“The process of responding to the fault maps is an ongoing process,” the USGS consultant says. “Local jurisdictions such as cities only want the maps to make sure builders and developers conform to state law, so that buildings aren't built over a fault.”

If Jerry Brown might raise an eyebrow over the challenge being readied by Millennium Partners against Parrish and his team, the developer appears to have the ear of local politicos O'Farrell and Garcetti. Last fall, Garcetti commented to KNBC4 that Group Delta geologists had evidence that Millennium's skyscrapers would not sit directly atop the fault.

“I think the developer there has hired seismologists who have trenched and looked at it and found a fault going straight through,” Garcetti said. But, he added, the private testing also showed that the Hollywood fault does “not go directly underneath where [Millennium Towers] is proposed.”

State geologist Parrish and Tim McCrink, senior engineering geologist at the California Geological Survey, say the contrary.

Their team concluded that the active surface rupture fault runs directly under both the western and eastern skyscraper sites planned near the Capitol Records tower.

McCrink tells the Weekly he believes Group Delta hid data unfavorable to its client's project. He accuses the Torrance-based geotechnical engineering, materials testing and inspection firm of holding back data from its deep trenching, borings and other studies.

“It's complicated. Nobody's broken any rules,” McCrink says, “but we know they're sitting on stuff. It seems in this case that everything is amplified because of the size of the project. There's a lot of money behind this, so it seems more intense.

“I guess they're covering their 'assets.'?”

Sources tell the Weekly that Millennium could file its soil-testing findings with the Los Angeles Department of Building and Safety as early as Feb. 4.

After that, it would “take a while” for Building and Safety to process the new information, which usually involves asking the developer for more facts, department spokesman Luke Zamperini says. “I'm sure it will be picked over with a fine-toothed comb,” he says.

Don Drysdale, a spokesman for the California Geological Survey, tells the Weekly that since the Alquist-Priolo Act went into effect in 1973, state-drawn earthquake zones have never been challenged in court. Moreover, veteran geological consultants tell the Weekly that it's rare for a developer to fight the state's quake maps in the court of opinion.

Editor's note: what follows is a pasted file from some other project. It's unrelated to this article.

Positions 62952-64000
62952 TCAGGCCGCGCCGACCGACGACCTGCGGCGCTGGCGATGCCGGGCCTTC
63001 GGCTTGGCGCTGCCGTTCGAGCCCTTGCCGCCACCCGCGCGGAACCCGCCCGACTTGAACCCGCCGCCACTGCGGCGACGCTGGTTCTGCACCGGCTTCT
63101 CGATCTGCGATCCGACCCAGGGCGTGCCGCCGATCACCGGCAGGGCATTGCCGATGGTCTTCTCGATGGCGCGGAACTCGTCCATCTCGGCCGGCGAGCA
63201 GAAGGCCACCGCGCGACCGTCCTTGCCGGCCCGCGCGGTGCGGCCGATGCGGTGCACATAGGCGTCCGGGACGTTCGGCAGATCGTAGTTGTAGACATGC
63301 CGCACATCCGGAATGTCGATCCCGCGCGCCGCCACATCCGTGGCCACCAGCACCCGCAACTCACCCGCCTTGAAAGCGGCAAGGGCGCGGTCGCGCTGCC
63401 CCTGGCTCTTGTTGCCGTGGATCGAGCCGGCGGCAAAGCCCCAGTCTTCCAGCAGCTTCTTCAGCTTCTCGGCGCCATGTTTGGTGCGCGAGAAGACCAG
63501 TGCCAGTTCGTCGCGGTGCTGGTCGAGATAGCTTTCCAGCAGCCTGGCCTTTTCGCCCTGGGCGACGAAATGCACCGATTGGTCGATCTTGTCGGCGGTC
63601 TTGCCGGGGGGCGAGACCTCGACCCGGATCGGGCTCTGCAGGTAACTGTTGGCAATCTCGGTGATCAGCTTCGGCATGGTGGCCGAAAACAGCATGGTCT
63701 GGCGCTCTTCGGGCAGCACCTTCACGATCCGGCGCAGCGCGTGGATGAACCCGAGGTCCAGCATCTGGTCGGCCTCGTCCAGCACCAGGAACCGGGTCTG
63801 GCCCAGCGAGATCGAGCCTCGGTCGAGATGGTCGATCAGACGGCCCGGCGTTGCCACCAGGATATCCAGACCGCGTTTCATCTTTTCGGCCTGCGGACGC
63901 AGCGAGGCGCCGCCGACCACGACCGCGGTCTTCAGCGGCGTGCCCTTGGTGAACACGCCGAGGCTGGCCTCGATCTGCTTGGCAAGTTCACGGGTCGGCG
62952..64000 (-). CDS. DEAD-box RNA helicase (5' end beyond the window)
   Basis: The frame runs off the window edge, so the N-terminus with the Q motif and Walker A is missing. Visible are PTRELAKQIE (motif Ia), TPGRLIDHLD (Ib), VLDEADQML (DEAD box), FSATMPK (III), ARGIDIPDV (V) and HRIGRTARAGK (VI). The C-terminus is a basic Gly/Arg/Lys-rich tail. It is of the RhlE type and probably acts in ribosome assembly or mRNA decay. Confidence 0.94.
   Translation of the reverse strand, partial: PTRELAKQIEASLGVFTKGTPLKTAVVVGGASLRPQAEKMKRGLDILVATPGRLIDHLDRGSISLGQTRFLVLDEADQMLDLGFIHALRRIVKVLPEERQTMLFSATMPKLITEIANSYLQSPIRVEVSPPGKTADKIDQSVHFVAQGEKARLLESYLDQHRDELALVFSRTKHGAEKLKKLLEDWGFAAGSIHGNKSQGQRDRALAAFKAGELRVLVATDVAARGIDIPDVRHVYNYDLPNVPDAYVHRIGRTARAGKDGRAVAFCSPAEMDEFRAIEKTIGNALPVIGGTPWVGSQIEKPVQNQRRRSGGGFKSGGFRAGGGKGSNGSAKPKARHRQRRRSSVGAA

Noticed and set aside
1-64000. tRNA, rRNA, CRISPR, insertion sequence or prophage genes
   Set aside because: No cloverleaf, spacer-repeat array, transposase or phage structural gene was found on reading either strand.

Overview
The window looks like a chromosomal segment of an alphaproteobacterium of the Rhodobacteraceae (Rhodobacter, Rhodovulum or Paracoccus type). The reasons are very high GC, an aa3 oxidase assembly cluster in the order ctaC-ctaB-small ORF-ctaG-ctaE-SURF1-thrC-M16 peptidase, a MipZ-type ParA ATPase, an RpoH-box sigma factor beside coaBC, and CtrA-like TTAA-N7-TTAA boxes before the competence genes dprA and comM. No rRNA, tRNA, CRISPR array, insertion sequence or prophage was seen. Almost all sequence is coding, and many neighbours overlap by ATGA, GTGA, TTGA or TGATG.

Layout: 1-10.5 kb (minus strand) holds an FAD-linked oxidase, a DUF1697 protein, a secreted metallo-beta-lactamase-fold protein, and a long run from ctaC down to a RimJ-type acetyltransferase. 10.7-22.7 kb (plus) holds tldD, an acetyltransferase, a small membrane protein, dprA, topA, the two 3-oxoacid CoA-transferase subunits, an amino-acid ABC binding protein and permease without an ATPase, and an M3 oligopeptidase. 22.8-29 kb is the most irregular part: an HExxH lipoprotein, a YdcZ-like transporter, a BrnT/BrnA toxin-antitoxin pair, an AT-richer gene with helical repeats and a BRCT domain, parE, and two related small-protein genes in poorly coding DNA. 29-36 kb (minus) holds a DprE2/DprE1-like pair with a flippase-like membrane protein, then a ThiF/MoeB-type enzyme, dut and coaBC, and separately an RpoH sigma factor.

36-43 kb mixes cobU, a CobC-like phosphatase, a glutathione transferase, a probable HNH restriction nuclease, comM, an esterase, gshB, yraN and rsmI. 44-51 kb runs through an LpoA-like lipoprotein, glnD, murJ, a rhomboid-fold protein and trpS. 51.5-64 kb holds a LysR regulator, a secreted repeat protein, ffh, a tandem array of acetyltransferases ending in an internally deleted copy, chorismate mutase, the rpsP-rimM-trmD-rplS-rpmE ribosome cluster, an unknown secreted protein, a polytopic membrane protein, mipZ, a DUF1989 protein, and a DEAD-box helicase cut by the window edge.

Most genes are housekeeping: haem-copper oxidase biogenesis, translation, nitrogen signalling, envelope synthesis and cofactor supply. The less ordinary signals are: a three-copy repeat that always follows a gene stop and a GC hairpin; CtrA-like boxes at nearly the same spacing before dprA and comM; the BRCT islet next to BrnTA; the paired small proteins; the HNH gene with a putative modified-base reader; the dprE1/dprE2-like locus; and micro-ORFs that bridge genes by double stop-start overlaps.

The developer isn't talking. Brian Lewis of Marathon Communications, which represents Millennium Partners, says, “I regret to inform you that we are not going to make a comment.” Group Delta CEO Michael Reader also refuses to comment.

However, McCrink says of the data Millennium Partners has shared so far: “In some cases they gave us pieces and in some they did not. We think there is something significant going on in this area. They're either going to have to find the fault line or prove it's not there.”

The profit potential is clear for Millennium owners Jeffries and Aarons: An owner recently listed a residential penthouse at their soaring New York City skyscraper, which is also dubbed Millennium Tower, for a headline-generating $34.5 million.

Here in L.A., their consultant Group Delta is an unusually aggressive firm in the buttoned-down world of geological consulting. Group Delta has created an official-looking website,, designed to look like a news or government info page. The website often holds the top Google position in searches for information on the Hollywood fault.

“I imagine there's a bit of a pissing war going on between Group Delta and state geologists,” says structural engineer Michael Cochran, of Weidlinger Associates in Marina del Rey. “Sounds like a lot of accusations. That's not normal.”

Cochran, past president of the Structural Engineers Association of California, says that almost without exception, developers and cities heed the California Geological Survey's warnings about active fault locations.

Jonathan Stewart, professor and chairman of UCLA's Department of Civil and Environmental Engineering, knows the players on both sides. “We (engineers) usually operate on a much more professional level than resorting to name-calling,” Stewart says. “I'm quite surprised it's gotten to this level.”

If Millennium Partners does release its findings this month, McCrink says, the developer doesn't have to release all of it — not until they formally apply for a building permit for the two skyscrapers, which they have yet to do.

“This is a dog-and-pony show,” McCrink says. “It's a little irksome.”

At this point, McCrink says, Los Angeles city elected officials “see development that's good for Hollywood. It just gets messy, that's all.”